Any review of No More Heroes 2 is probably best started with the caveat that if you didn’t play the first one, the sequel is a solid investment. To a person unfamiliar with Grasshopper Manufacture or Suda 51 games, the game will be an explosion of new ideas in an accessible design that’s engaging all the way to the end. The problem with No More Heroes 2 is that for all the fans who plowed through Killer 7 and No More Heroes for the sake of insane cutscenes, bizarre game design, and dark humor you’re going to find a lot of those things missing. If No More Heroes was the equivalent of a live punk concert, No More Heroes 2 is the I-pod friendly studio album.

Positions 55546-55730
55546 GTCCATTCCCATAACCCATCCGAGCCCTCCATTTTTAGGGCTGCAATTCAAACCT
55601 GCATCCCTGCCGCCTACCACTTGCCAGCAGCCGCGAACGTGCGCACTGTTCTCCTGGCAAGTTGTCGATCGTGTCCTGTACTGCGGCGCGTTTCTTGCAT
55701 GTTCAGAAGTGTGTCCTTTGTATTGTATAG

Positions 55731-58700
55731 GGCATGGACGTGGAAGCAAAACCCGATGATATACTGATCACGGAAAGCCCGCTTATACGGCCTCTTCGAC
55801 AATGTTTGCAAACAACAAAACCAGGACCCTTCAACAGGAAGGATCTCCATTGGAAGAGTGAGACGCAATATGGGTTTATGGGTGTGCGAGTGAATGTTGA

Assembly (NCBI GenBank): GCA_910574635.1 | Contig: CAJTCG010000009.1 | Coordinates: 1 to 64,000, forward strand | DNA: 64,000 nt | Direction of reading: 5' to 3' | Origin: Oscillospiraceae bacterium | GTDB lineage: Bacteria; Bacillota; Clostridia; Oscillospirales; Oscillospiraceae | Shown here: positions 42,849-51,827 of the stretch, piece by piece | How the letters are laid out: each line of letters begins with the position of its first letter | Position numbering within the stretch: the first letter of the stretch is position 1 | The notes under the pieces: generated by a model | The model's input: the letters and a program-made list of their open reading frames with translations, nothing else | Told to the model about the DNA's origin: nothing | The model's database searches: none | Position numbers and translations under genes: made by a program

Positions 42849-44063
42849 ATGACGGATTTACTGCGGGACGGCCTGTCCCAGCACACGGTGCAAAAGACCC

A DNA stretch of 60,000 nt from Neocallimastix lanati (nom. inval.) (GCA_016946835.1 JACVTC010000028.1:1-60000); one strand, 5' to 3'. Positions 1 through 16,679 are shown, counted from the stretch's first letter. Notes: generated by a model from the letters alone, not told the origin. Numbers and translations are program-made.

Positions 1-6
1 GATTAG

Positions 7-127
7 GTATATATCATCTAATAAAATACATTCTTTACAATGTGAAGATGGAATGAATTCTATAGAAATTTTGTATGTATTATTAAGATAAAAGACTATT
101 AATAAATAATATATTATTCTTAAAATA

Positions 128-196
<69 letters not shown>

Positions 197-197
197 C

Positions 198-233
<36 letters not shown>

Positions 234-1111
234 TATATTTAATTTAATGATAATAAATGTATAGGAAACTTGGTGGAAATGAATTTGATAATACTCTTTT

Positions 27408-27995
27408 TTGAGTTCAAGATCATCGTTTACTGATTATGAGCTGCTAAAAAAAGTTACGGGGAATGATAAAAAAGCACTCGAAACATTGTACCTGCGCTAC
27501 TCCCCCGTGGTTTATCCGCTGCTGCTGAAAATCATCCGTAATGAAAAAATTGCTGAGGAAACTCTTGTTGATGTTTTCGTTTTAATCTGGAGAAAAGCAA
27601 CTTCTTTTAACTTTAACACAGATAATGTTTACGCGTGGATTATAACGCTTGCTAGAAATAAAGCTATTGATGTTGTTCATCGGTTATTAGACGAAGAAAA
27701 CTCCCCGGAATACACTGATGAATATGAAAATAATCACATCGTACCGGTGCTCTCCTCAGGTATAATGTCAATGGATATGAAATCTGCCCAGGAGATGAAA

Everything that was supposedly broken about the old game has been removed and everything that was praised has been enhanced. The wonky physics and tedious driving in the first game have been replaced with a handy menu system that lets you travel to all relevant destinations instantly. Travis now has access to four different beam weapons that offer different fighting styles along with sections where you play as two other characters with their own unique moves. No more just bashing A and wildly swinging the remote while heads explode. The generic repetitive bad guys of the first game have been replaced with a diversity of fighters who make the much shorter levels quick and always a reasonable length. The awkward side jobs have been replaced with well designed 8-bit mini-games. The assassination missions that would challenge you to kill a hundred people in a minute are gone. No more chopping off 8 people’s heads at once, no more running over every single street light in Santa Destroy, or trying to to do donuts on your enormous motorcycle.